Written by Chloe Laws
Psoriasis is an auto-immune disease, not ‘just’ dry skin. Here’s what Stylist’s Chloe Laws wishes people knew about the condition.
I was diagnosed with psoriasis almost a decade ago. A stressed, somewhat feral first-year university student, playing dress-up in adulthood while balancing new friendships, loves, learning, grief, trauma and sambuca shots. And then, suddenly, I was also balancing psoriasis. It started on my eyelids and scalp, which doctors brushed off as allergies. Then, it started to cover my joints, my arms, my back, my legs, the soles of my feet, under my fingernails, on my vulva.
Over the last 10 years, psoriasis has completely reshaped my life. Physically and aesthetically. But also mentally: I’m more anxious and less carefree. And I’m stronger. I’ve been on three types of medication, have tried more steroid creams than I’ve had hot dinners, cut out every food group, smothered myself in turmeric, visited hot springs and explored herbology. I’ve had to do all of these things because psoriasis is an extremely misunderstood condition, one without a medical cure and a plethora of societal misconceptions. So, this is what I wish people knew…
1. Psoriasis is an auto-immune disease
A lot of people think psoriasis is just ‘dry skin’. Although the painful skin is a huge part of this disease, it’s so much more than this.
This is how the NHS describes it:
“Psoriasis occurs when skin cells are replaced more quickly than usual. It’s not known exactly why this happens, but research suggests it’s caused by a problem with the immune system.
It’s not known what exactly causes this problem with the immune system, although certain genes and environmental triggers may play a role.
Many people’s psoriasis symptoms start or get worse because of a certain event, called a trigger. Knowing your triggers may help you avoid a flare-up.”
Pretty vague, right? Although treatments are improving, something I’ve experienced first-hand, medical knowledge around this condition is limited. I now inject myself every two weeks with Humira (adalimumab), a biological treatment used to treat various inflammatory conditions including arthritis, ulcerative colitis and plaque psoriasis. Before that, I spent years on other medications like methotrexate, which felt more like a bandaid than a cure. Like many people with chronic psoriasis, I have now also developed psoriatic arthritis, which causes affected joints to become swollen, stiff and painful. Much like psoriasis, psoriatic arthritis is a long-term condition that can get progressively worse.
2. It’s not contagious
When my skin was at its most covered, cashiers would avoid passing me change.
A barista once audibly whelped at my hands.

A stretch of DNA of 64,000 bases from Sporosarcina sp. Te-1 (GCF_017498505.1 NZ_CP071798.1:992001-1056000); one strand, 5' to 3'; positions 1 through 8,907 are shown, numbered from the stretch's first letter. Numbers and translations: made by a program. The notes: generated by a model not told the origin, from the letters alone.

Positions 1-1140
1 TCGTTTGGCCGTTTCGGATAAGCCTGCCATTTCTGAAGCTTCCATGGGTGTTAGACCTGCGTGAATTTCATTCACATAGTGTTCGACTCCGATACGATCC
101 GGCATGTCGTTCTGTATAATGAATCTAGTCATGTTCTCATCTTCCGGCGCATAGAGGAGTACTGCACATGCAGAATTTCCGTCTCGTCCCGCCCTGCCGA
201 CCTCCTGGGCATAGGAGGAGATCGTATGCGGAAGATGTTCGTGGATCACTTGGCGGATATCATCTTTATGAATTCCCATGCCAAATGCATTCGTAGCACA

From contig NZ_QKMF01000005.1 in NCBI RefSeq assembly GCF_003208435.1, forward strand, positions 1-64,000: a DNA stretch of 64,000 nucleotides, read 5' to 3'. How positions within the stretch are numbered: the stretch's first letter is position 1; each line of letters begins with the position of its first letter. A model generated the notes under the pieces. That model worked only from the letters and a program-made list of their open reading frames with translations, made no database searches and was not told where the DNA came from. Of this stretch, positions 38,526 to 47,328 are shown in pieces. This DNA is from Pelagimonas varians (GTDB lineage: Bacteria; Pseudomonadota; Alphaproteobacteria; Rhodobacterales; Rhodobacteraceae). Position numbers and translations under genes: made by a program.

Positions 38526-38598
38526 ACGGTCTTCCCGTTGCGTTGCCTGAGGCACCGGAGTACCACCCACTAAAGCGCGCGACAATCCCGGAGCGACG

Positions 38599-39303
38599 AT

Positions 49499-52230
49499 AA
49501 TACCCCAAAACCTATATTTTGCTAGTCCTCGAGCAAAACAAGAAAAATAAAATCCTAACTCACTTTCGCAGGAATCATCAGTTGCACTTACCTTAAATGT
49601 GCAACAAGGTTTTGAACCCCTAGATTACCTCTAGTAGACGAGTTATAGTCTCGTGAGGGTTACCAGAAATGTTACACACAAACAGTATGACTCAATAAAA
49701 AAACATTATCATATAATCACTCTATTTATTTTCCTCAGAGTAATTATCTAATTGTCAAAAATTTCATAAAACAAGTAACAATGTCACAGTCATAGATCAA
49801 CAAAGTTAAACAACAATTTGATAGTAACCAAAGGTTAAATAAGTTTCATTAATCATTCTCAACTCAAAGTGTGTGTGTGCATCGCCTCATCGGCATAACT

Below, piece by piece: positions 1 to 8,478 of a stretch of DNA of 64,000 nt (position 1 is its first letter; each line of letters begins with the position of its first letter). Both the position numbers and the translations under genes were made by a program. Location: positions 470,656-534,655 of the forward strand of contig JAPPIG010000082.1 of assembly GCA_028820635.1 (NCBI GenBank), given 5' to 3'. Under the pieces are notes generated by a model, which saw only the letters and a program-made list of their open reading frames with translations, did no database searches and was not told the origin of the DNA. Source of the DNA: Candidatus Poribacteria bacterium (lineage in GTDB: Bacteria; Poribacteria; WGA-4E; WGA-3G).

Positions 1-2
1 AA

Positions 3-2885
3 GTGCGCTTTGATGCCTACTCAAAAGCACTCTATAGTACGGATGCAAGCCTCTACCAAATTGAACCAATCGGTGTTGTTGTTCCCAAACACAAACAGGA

A child on the beach asked if they could catch it.
An old man shouted that I had leprosy while walking past me.
It made life so immeasurably hard; I had taken for granted what a privilege clear skin is, and what having a body considered normal affords you in society. People didn’t want to date me once they had seen my skin. Being out in public meant feeling constantly judged. Fashion, something I love, felt taken away from me. I retreated inwards, wearing all black and covering up from head to toe; opting for a hat and gloves in the heat so that people would think I was cold, not contagious.
Since my skin has become more clear, thanks to a medication that is working, I’ve clawed back some of this past freedom. I still get questions about my legs and scars, and whether I’ve injured myself. I hope that when I next have a flare-up (because, as those will chronic psoriasis will know, this is inevitable), I’m able to brush off the insensitive comments, but what I hope for more, is greater and more widespread knowledge so those with diseases like psoriasis don’t have to face ignorance.
“Over the last 10 years, psoriasis has completely reshaped my life. Physically and aesthetically. But also mentally: I’m more anxious, less carefree. And I’m stronger”
3. Psoriasis comes in many forms
Skincare can help, but it cannot cure.
It’s not a one size fits all. According to Mayo Clinic, there are six types of psoriasis we know of:
- Plaque psoriasis, the most common type, appears in patches covered with silver scales. Usually, it appears on joints, the lower back and scalps
- Nail psoriasis, which can be found on fingernails and toenails, causing pitting, abnormal nail growth and discolouration
- Guttate psoriasis, which primarily affects young adults and children. It’s usually triggered by a bacterial infection such as strep throat. It’s marked by small, drop-shaped scaling spots on the trunk, arms or legs
- Inverse psoriasis mainly affects the skin folds of the groin, buttocks and breasts
- Pustular psoriasis, a rare type, causes clearly defined pus-filled blisters
- Erythrodermic psoriasis, the least common type of psoriasis, can cover the entire body with a peeling rash that can itch or burn intensely. It can be short-lived (acute) or long-term (chronic).
Personally, I’ve suffered from three of these: plaque, guttate and erythrodermic. Scratching them off like bingo cards, or like someone with itchy psoriasis.
I’ve found products that really do work for my skin. They can soothe the lesions, make the patches look less red and inflamed and cool down an erythrodermic flare-up. But they cannot cure psoriasis – because nothing can (yet).
Beware the DMs and adverts from companies that claim to; I’ve fallen into many a-trap when it comes to treatment. It’s a desperate disease and you’ll likely go to any lengths to find something that works: I’ve spent hundreds and hundreds of pounds over the years on products and supplements. Save your money and invest in basic creams that are fragrance and paraffin-free. Block any accounts that try to sell you a herbal detox tea.
If you think you might have psoriasis, please speak to your GP.
Main image: Getty
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